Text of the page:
- Phonetics and Phonology: the sounds of human speech for a given word.
- Morphology: how words are formed, and their relationship to other words in the same language.
- Syntax: rules that define the structural relationships between words and, therefore, govern the structure of a sentence.
- Semantics: knowledge of the meaning of each word in a language.
- Pragmatics: understanding relationships between sentence meaning and the speaker’s intentions
- Discourse: knowledge about linguistic units larger than a single utterance
NLP for Educational Applications
The 12th Workshop on Innovative Use of NLP for Building Educational Applications highlights the following applications for NLP in Educational Applications:
- Automated scoring/evaluation for written student responses
- Content analysis for scoring/assessment
- Analysis of the structure of argumentation
- Grammatical error detection and correction
- Discourse and stylistic analysis
- Plagiarism detection
- Machine translation for assessment, instruction and curriculum development
- Detection of non-literal language (e.g., metaphor)
- Sentiment analysis Non-traditional genres (beyond essay scoring)
- Intelligent Tutoring (IT) and Game-based assessment that incorporates NLP
- Game-based learning
- Dialogue systems in education
- Hypothesis formation and testing
- Multi-modal communication between students and computers
- Generation of tutorial responses
- Knowledge representation in learning systems
- Concept visualization in learning systems
- Learner cognition
- Assessment of learners' language and cognitive skill levels
- Systems that detect and adapt to learners' cognitive or emotional states
- Tools for learners with special needs
- Use of corpora in educational tools
- Data mining of learner and other corpora for tool building
- Annotation standards and schemas / annotator agreement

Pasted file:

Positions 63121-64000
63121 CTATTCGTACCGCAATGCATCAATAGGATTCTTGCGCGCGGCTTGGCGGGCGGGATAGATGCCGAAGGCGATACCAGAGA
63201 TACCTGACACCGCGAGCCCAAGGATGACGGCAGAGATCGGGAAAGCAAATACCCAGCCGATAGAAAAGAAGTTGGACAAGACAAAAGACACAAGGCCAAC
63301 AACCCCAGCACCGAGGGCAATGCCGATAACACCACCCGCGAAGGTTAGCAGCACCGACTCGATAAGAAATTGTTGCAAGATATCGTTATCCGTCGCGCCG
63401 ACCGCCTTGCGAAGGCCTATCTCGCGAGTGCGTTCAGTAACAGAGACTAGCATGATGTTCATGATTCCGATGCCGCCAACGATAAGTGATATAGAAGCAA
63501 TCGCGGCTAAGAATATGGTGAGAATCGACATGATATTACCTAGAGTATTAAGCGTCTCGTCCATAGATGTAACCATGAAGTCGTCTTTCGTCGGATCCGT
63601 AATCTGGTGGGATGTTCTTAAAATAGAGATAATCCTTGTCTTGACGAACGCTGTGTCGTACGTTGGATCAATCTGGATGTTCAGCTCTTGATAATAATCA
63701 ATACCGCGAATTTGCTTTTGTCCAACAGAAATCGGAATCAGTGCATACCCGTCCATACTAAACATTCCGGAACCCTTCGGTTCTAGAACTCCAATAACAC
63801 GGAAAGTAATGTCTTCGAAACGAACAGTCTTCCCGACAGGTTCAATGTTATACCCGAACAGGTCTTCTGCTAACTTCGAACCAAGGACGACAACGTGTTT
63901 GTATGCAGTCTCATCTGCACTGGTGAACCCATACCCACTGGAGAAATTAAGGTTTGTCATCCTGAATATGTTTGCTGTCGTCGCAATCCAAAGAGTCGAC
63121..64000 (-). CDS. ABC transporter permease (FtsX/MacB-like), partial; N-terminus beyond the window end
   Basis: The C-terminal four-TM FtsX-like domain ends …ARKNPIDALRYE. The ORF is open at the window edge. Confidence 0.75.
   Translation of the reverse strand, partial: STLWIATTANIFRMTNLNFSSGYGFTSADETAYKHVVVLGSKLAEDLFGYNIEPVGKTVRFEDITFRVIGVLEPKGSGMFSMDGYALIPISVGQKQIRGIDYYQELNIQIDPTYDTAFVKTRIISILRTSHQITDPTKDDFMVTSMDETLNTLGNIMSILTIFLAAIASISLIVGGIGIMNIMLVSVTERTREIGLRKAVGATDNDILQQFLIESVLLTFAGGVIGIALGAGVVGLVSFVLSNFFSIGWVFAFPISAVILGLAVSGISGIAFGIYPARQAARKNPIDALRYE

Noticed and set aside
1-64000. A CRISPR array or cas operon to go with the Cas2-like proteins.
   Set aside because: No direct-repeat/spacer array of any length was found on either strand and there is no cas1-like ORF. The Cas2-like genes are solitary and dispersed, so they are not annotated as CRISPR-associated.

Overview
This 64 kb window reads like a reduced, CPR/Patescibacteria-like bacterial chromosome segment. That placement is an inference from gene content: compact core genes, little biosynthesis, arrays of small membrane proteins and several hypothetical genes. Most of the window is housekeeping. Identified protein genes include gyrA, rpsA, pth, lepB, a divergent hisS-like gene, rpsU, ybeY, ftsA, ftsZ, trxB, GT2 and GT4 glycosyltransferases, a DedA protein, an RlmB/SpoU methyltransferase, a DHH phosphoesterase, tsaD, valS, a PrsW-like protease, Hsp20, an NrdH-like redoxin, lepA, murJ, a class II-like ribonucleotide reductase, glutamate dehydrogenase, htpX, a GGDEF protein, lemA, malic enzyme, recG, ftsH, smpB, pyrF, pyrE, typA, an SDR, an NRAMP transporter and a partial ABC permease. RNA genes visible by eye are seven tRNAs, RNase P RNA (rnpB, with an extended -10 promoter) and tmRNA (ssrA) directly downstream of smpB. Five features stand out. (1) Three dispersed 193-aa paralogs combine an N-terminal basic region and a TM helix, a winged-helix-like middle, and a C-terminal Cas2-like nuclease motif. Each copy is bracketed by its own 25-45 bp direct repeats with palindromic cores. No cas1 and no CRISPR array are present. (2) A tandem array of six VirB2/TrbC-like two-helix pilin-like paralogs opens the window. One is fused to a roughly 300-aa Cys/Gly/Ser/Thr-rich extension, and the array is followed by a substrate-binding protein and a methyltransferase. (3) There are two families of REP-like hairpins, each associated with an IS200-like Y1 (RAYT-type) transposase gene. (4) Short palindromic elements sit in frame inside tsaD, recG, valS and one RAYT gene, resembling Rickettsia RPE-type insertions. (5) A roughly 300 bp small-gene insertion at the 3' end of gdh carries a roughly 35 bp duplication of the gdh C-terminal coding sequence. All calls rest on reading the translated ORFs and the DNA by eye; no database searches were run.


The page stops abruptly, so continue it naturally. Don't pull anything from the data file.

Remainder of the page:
- Tools and applications for classroom teachers and/or test developers
- NLP tools for second and foreign language learners
- Semantic-based access to instructional materials to identify appropriate texts
- Tools that automatically generate test questions
- Processing of and access to lecture materials across topics and genres
- Adaptation of instructional text to individual learners' grade levels
- Tools for text-based curriculum development
- E-learning tools for personalized course content
- Language-based educational games
To summarize, NLP plays an important role in the development of Educational Applications. It can be used to support a wide range of learning domains, including writing, speaking, reading, science, and mathematics. Although it plays an especially important role in language learning. For this reason, it has gained visibility outside of the NLP community. Some applications using NLP have already been deployed commercially. Automated writing evaluation (AWE) and speech scoring applications, for example, are already used in high-stakes assessment and instructional contexts. It is also incorporated into Massive Open Online Courses (MOOCs) systems to manage the thousands of assignments. Plagiarism detection is also prevalent among commercially available NLP applications in education.
- Jurafsky, D., & Martin, J. H. (2014). Speech and language processing (Vol. 3). London:: Pearson.